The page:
Delaware author explores ‘Lincoln’s Final Hours’

    Lithograph of the Assassination of Abraham Lincoln. From left to right: Henry Rathbone

    Lithograph of the Assassination of Abraham Lincoln. From left to right: Henry Rathbone

    It’s been 151 years since the assassination of President Abraham Lincoln, but books about that historic day still remain of big interest.

    Wilmington’s Kathy Canavan recently authored one of them.

    While many books center around on the events of that day and the people directly involved in the assassination and investigation of the 16th president, Canavan decided to take another approach.

    “I was standing in this tiny back bedroom where the president died, and I looked at the bed and it dawned on me for the first time, ‘Peterson’s continued to operate as a boarding house after the president died.’ And I became fascinated by the boarders who had surrounded the president, and almost nothing had been written about the ordinary people who were involved in an extraordinary night in American history.”

    In the book, “Lincoln’s Final Hours,” Canavan writes about the various untold stories of the men and women who came in and out of Peterson’s Boarding House in Washington, DC where President Lincoln was taken following the shooting.

    “He was shot in Ford’s Theatre, but it wasn’t just the date of our first presidential assassination, April 14, 1865, it was on the church calendar as Good Friday. So it would have been, in 1865, a scandal to have the President of the United States die in a theater on Good Friday. And the doctors knew that, so they searched for a place to take him just to make him comfortable. They knew he couldn’t survive the gunshot wound. So they took him across [the street] to Peterson House.”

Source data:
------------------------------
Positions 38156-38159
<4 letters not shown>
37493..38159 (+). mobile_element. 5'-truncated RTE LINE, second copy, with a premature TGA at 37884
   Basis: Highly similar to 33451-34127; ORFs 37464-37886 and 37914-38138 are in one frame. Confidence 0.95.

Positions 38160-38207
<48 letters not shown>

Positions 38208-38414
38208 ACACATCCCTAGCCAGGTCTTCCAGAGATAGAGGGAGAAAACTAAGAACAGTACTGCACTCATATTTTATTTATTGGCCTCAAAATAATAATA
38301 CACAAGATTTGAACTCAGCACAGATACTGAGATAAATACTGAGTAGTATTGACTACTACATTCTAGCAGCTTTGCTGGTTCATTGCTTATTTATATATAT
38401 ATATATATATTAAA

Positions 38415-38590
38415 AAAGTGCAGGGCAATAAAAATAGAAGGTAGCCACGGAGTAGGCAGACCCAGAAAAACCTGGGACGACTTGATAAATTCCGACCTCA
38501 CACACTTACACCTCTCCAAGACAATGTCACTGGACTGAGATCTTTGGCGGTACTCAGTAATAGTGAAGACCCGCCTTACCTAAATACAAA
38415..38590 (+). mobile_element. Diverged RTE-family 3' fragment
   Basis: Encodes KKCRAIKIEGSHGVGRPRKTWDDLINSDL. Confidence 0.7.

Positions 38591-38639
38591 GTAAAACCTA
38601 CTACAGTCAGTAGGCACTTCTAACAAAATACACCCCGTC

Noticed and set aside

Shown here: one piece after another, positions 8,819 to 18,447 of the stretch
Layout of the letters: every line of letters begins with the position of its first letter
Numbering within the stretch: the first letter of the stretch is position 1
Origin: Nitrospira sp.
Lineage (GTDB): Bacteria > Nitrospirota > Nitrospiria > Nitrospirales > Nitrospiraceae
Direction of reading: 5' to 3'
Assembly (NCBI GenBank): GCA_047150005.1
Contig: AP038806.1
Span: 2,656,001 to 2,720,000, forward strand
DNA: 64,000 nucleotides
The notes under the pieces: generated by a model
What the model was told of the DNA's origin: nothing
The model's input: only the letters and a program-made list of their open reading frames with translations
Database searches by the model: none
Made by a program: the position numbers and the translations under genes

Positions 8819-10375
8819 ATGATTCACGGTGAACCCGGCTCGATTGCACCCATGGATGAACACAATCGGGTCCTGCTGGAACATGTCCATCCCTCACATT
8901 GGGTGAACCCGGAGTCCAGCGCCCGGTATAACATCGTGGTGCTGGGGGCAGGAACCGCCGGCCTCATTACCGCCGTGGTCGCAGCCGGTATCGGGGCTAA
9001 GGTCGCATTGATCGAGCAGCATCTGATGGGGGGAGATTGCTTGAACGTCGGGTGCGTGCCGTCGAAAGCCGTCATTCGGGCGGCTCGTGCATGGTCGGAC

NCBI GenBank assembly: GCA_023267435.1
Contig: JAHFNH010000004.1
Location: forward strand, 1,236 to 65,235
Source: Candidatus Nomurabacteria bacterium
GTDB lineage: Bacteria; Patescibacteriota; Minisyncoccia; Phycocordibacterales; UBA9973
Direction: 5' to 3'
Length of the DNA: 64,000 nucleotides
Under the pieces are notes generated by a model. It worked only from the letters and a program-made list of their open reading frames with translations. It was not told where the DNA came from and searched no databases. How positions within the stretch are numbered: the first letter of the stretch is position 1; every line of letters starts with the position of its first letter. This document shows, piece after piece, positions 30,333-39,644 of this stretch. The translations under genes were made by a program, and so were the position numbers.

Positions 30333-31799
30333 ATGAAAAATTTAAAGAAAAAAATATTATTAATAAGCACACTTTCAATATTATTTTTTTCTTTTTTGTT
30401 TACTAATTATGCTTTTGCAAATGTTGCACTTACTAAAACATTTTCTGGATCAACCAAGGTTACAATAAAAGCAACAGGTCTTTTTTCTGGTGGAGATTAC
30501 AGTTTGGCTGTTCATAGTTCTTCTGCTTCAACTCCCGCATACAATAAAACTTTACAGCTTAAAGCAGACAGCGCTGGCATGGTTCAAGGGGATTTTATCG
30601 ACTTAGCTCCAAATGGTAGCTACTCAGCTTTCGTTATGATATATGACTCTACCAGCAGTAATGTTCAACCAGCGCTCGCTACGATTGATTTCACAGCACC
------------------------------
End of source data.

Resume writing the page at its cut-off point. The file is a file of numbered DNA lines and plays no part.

Other interesting accounts in “Lincoln’s Final Hours” include the story of a former acting colleague of John Wilkes Booth. Canavan writes how Booth was about to reveal his plot to kill the president to the friend, and then suddenly changed his mind when he realized his former friend was now an officer in the Union Navy.

    Canavan, who is a journalist, took four years to research and verify the stories and another year to write the book. She says during that process she received lots of help from what she calls “pay it forward Lincoln experts” who care about the accuracy and preservation of the history of Abraham Lincoln.

    One of those generous experts, author Ed Steers, was so impressed with Canavan’s manuscript that he offered to write the book’s forward, and was instrumental in securing the publishing deal.

    A first-time author at 65, Canavan said seeing her book in stores was “surreal.” She’s now fascinating others with the accounts from her book as she attends reading and speaking engagements across the country to promote her book. “Lincoln’s Final Hours” is available in bookstores.

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